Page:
Not only raw timber, Nepal was also a solo exporter of processed timber products to the Indian market. A large base of wood-based industries has been established in the Terai region of Nepal. In terms of quality, Nepali products at that time were superior to other products in the world. The cotton produced in the hilly areas of Nepal was considered much better than the cotton of Bengal. Nepal's jaggery was also famous in the region. Similarly, Nepali iron was thought to be among the best in the world. According to Kirkpatrick, Nepal's hilly lands were valuable not only for agriculture but also for mining. Copper, iron, gold, and other mines were abundant in Nepal. The mountainous region used to produce a lot of wool. This profession was dominated by the Gurung and Limbu communities in particular. According to Kirkpatrick’s note, the quality of Nepal's copper is much higher than that of European copper. Rice, textiles, copper, and iron and their products and handicrafts were the major items exported to our northern neighbour at that time. Even in the early part of the twentieth century, Nepal's export trade had not deteriorated that much. However, due to the shrinking role of Nepal in this region in the aftermath of the Sugauli Treaty, the export of metals, wool, and wood products from Nepal, almost stopped in the early twentieth century. Despite this, Nepal's trade with India was profitable till 1920-21. In 1900, Nepal's total exports to India amounted to Rs 23.6 million, while imports were worth around Rs 16.3 million. As a result, Nepal's trade profit with India stood at around Rs 7.3 million. Similarly, in 1913/14 and 1920/21, Nepal's export trade to India increased to Rs 42.5 million and Rs 59.7 million, whereas Nepal's import from India was limited to Rs 24 million and Rs 28.3 million, respectively.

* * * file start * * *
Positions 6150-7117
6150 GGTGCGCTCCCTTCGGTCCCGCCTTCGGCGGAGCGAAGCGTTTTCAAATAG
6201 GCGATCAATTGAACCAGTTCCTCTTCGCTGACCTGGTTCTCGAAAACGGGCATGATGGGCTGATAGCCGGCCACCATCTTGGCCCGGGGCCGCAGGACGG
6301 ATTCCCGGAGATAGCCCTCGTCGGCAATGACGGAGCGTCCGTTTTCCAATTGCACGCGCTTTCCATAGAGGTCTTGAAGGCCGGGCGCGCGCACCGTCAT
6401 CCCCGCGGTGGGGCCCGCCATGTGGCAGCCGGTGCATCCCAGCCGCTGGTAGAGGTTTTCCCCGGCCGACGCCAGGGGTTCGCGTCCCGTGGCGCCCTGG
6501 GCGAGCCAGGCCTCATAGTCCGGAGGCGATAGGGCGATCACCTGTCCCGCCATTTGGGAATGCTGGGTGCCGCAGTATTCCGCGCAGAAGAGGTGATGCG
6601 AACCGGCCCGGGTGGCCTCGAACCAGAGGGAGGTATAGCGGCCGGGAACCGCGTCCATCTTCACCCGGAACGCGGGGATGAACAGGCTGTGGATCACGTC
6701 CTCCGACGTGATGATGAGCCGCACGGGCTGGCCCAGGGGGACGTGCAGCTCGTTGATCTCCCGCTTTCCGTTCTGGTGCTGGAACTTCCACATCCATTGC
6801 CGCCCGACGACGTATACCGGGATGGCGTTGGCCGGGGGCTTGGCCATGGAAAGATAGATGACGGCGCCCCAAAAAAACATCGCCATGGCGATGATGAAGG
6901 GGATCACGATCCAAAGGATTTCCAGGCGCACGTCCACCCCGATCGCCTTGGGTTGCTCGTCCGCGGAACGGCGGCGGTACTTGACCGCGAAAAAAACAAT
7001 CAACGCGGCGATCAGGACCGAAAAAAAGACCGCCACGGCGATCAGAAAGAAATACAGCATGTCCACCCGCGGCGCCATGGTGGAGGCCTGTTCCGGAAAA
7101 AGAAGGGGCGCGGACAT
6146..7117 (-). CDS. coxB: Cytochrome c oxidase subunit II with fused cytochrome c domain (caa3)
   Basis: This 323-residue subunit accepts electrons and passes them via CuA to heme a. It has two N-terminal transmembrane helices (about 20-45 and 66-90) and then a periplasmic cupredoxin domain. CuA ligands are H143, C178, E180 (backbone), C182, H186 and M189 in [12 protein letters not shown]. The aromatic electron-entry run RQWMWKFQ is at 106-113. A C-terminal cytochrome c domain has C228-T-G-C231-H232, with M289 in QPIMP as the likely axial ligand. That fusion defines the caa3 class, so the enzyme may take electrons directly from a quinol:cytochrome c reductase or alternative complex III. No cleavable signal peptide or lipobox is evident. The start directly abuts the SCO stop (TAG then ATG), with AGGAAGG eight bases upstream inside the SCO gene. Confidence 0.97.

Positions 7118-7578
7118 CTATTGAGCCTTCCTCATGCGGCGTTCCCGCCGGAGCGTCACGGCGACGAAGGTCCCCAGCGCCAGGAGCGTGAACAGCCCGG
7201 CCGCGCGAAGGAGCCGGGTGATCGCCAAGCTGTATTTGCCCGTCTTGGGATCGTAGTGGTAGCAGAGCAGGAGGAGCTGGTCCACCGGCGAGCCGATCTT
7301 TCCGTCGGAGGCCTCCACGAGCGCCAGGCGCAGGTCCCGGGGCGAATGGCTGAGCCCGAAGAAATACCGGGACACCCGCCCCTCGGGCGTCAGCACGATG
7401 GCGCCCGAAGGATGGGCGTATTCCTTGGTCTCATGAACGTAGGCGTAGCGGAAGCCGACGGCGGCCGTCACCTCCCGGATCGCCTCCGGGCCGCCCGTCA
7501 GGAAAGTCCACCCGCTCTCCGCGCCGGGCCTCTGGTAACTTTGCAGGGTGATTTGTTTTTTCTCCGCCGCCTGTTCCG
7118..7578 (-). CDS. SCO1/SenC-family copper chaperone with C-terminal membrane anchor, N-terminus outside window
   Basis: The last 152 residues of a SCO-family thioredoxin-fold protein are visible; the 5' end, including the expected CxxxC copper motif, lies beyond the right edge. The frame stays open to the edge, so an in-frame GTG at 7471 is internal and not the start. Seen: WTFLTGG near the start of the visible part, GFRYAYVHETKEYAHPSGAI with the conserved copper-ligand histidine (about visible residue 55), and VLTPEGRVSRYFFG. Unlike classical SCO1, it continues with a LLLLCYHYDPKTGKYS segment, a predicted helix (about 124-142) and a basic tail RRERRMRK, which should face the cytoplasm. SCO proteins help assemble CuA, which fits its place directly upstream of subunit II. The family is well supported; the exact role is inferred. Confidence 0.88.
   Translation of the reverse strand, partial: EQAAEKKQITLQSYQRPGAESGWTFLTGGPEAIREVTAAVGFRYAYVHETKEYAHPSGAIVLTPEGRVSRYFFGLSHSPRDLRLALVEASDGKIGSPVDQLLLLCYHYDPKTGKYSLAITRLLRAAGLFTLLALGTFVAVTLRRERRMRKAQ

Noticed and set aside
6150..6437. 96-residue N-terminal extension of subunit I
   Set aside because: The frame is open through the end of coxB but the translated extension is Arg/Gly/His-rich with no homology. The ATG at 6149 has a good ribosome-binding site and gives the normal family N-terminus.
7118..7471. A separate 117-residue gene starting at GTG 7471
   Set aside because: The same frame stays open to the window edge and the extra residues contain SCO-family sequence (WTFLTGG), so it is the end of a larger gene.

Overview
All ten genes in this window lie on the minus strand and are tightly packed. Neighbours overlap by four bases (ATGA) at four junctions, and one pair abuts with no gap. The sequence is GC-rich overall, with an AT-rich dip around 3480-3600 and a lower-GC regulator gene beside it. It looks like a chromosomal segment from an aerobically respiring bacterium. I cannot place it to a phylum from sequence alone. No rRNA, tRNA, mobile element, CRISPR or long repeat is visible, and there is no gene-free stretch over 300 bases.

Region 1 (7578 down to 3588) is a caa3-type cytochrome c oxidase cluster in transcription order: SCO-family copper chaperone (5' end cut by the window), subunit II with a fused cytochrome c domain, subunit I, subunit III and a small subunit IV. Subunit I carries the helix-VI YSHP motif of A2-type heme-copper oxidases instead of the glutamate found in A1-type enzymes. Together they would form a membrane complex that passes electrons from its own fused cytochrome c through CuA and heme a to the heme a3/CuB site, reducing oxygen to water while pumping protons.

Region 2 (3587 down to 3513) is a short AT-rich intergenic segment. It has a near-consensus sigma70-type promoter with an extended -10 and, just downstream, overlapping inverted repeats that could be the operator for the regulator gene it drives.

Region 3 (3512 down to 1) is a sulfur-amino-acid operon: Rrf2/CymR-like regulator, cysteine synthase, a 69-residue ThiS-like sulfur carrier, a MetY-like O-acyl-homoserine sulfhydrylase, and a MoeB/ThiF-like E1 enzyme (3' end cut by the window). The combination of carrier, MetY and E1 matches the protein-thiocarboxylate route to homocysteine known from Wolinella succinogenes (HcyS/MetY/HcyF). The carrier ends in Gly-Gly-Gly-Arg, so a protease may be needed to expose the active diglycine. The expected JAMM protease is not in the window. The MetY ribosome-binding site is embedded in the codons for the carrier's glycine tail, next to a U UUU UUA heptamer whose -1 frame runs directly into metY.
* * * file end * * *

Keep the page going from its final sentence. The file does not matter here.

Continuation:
These facts and figures prove that Nepal was an exporter of raw materials before 1923. Nepal's export sector at that time proved to be a good mix of raw materials and processed goods. It is understood that exporting processed products based on domestic raw materials (agriculture, minerals, and forest) were the basic features of the export trade at that time. Nepali products with 100% value addition were produced to meet the market demand of India and Tibet, and these products were of higher quality than the products of other countries in the world. This proves Nepal's dominance in the export trade of this region. If we look at the history of Nepal, the Sugauli Treaty of 1816, the Nepal-British Treaty of 1923, and the Nepal-India Treaty of 1950 were aimed at gradually weakening Nepal's economy at that time and reducing Nepal's hegemony in trade in the region.
Planned Development and Foreign Trade of Nepal
Political transformation in 1950 brought various sectors into the social, political, and the economic life of the country. Its worst impact was felt in the export trade regime of Nepal, upending Nepal's position from net gainer to net loser in international trade. By 1956/57, Nepal's export trade with India was Rs 95 million, while it was importing goods worth about Rs 160.90 million - a trade deficit of Rs 74 million.
At the beginning of Nepal's first five-year plan, Nepal's exports increased to Rs 100 million, while imports expanded to Rs 170 million, leading to a trade deficit of about Rs 70 million. At that time, food, textiles, and cigarettes accounted for 50% of Nepal's total import trade, and grain and industrial raw materials accounted for about 65% of total exports. Metals and metallurgical products, which dominated Nepal's exports in South Asia, disappeared altogether from Nepal's export basket, while the manufacturing sector was displaced. Exports of livestock, timber, and timber products were also displaced. The deviation from the river-based transport system made transportation costs of Nepali products more expensive which further eroded competitiveness of Nepali products.
Nepal's trade deficit was confined to Rs 600 million during the first five-year plan, while it reached around Rs 1.5 trillion at the beginning of the 15th five-year plan. Similarly, the export-import ratio of Nepal's foreign trade plunged to 7.5:92.5 in 2019/20, from 36:64 in the first year of the first five-year plan in 1956/57. This vicious cycle of trade imbalances in Nepal's history of planned development era confirms that periodic plans completely failed to address issues in Nepal’s export sectors.
Bilateral and multilateral trade agreements and Nepal's export trade